Although evaporative losses of wine do correlate to some extent with relative humidity alone, evaporation is also a function of temperature, air speed, and other factors. While the effect of many of the factors can be very complex, the evaporation rate of water should be proportional to its vapor pressure deficit, which is a function of relative humidity and indirectly of temperature.
When water and air temperatures are equal and surface and boundary effects are negligible:
Vapor Pressure Deficit=px[1-(RH%/100)] where p is the vapor pressure of water at ambient temperature. Since no appreciable concentration of ethanol exists in the air, the vapor pressure deficit for pure ethanol is simply the vapor pressure of ethanol.
An estimate of the volume of ethanol that evaporated during each topping interval can be generated from overall topping needs, composition changes as determined by ethanol analyses, mean temperatures for the topping intervals, and vapor pressures of ethanol at those temperatures.
If the ethanol volumes are subtracted from the total volumes, water evaporation can be determined. Fig. 5 shows water evaporation as a function of water vapor pressure deficit.
Three outliers are evident. The excessive evaporation for the two at higher vapor pressure deficit, which correspond to the chai in the middle of the summer, can be explained by increased evaporation caused by significant air movement from the nearly constantly operating air conditioner. The least squares line for all data except these two mid-summer outliers (R= +0.96) is shown.
The fact that water loss correlates well with the water vapor pressure deficit allows the evaporative loss from barrels to be estimated at various relative humidities and temperatures (Table I).
Estimated alcohol losses have been added in to give total wine loss per annum. The data only applies to conditions similar to Sterling's: table wines stored in tight-grained, 225-L, château (thin-stave) barrels in non-windy areas, etc.
Even under quite different conditions, Table I should give a good idea of the effects of the environmental parameters. For example, the evaporation rate at 16.0°C (60.8°F) 155% RH should be about twice that at 13SC (56.3°F) / 75% RH.
Atmometers, which were placed in the chai and cave at mid-head height between bottom-row barrels, were weighed at the beginning and end of two topping intervals. The rate of water evaporation per tJ unit surface area was much greater for atmometers than for barrels. The ratio of loss per unit surface area ranged from 36 in the cave, for a period when doors were always closed to 105 in the chai for a period in which the air conditioner was operating often.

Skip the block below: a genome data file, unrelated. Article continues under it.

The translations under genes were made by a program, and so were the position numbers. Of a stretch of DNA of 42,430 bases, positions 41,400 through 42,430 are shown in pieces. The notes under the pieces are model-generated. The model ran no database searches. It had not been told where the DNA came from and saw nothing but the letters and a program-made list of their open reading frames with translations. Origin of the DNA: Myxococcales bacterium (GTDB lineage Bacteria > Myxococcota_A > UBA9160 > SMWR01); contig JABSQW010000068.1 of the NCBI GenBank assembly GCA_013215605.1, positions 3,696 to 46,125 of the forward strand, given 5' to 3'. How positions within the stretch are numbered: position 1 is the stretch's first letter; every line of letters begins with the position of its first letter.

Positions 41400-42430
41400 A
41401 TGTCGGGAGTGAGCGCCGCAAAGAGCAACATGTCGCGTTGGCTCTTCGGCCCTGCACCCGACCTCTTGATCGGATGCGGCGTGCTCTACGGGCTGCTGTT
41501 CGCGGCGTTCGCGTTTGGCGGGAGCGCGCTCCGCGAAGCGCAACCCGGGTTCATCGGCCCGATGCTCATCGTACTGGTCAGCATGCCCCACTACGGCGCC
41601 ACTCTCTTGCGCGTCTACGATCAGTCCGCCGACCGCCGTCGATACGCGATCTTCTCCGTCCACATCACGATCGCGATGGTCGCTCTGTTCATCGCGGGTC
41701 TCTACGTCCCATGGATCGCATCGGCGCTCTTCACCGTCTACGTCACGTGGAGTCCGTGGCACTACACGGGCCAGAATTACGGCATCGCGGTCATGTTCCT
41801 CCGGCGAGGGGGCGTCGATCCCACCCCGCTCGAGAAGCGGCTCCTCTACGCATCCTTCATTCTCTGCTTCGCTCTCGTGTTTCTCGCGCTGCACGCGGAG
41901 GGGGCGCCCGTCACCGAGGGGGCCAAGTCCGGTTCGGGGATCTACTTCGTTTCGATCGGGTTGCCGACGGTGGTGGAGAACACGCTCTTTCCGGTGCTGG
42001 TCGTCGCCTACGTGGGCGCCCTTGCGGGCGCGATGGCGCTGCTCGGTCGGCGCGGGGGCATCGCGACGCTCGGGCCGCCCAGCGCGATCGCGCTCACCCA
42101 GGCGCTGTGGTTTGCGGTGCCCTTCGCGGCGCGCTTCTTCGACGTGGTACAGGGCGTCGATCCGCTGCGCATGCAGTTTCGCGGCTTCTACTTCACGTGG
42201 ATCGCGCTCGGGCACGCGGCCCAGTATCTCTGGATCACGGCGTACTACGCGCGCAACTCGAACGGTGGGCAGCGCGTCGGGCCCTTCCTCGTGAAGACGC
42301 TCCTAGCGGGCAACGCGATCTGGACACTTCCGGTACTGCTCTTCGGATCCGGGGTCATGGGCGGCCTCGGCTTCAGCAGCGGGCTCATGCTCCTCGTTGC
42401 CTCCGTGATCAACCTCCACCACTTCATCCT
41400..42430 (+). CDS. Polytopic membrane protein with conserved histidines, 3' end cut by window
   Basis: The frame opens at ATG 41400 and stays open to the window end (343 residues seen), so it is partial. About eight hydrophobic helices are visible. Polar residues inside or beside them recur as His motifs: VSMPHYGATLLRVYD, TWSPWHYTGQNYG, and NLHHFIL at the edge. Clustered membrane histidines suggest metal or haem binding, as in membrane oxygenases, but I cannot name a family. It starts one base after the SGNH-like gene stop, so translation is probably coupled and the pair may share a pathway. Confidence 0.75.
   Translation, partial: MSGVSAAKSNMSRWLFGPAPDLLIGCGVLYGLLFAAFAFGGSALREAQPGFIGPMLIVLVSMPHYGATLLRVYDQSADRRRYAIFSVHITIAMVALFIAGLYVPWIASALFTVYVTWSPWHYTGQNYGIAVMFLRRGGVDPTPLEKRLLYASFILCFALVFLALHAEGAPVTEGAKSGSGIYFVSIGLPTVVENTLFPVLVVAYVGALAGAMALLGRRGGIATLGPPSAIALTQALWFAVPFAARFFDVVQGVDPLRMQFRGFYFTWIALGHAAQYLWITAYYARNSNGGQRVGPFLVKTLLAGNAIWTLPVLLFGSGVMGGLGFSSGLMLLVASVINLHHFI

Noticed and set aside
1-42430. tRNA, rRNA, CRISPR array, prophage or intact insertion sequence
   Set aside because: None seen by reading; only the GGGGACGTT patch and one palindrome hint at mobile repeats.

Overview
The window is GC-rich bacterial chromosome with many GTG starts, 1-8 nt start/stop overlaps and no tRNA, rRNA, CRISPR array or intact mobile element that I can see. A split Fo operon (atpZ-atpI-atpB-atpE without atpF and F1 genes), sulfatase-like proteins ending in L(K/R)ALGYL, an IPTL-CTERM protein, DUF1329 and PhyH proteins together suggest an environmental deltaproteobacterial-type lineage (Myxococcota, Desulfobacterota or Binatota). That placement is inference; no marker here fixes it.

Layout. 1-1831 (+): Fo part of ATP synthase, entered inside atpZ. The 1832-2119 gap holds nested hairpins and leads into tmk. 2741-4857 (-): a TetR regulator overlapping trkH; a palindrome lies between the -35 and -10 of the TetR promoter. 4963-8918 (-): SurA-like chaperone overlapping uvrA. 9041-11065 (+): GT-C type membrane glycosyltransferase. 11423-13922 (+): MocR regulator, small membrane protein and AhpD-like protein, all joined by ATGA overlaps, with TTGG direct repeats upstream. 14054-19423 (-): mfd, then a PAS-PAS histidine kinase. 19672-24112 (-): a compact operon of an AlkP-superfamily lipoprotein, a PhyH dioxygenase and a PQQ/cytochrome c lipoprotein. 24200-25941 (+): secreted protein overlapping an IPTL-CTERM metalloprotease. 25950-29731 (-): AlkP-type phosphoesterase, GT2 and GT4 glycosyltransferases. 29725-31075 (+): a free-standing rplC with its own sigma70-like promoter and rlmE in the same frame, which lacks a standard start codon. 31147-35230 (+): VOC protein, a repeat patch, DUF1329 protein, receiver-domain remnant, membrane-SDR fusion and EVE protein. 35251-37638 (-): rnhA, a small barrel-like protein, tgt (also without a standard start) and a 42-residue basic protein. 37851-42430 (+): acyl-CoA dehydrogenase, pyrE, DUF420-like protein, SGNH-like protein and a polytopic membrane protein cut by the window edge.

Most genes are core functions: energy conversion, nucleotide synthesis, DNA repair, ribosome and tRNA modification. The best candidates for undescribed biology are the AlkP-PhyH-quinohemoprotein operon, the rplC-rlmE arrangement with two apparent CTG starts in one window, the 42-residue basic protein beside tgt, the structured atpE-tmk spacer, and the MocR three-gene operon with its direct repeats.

This leads to the conclusion that the loss from barrels is slowed greatly by the need for the wine to migrate through the wood. The variation in ratios indicates that evaporation from the atmometer surface is more sensitive to air movement than barrel surfaces.

Ethanol changes
Ethanol analyses by gas chromatography were performed on the wine initially (12.95 volume) and on 20 barrel composites at the end of the 50-week experiment. The final levels were 12.74% in the cave (a drop of 0.21) and 13.06% in the chai (a gain of 0.11).
The above data implies that the relative humidity balance point at which a table wine doesn't change in ethanol concentration due to evaporation is greater than 74%, the overall mean for the relative humidity in the chai. This inference is consistent with some data from J.F Guymon, but not with the 60 to 65% level reported elsewhere.

The evaporation rate of wine from barrels in the air-conditioned chai was 2.61x the rate in the humid cave. Although the rate of wine loss from barrels depends on many factors, water loss correlates well with the water vapor pressure deficit. This observation allows evaporative loss from barrels to be estimated at various relative humidities and temperatures.
Atmometry showed that migration of wine through wood is slow compared to evaporation. The relative humidity balance point at which wine does not change in ethanol content appears to be greater than 74%. Above this balance point, ethanol concentration will decrease with time, while below the balance point, the concentration will increase.
While barrel storage under dry conditions has the undesirable effect (especially if near 14%) of raising the ethanol concentration, it provides the benefit of concentrating aromas and flavors somewhat. Barrel storage under high humidity conditions, however, allows fruit to be picked later with riper flavors; the resulting, higher alcohol wines will then lose some of the alcohol during storage.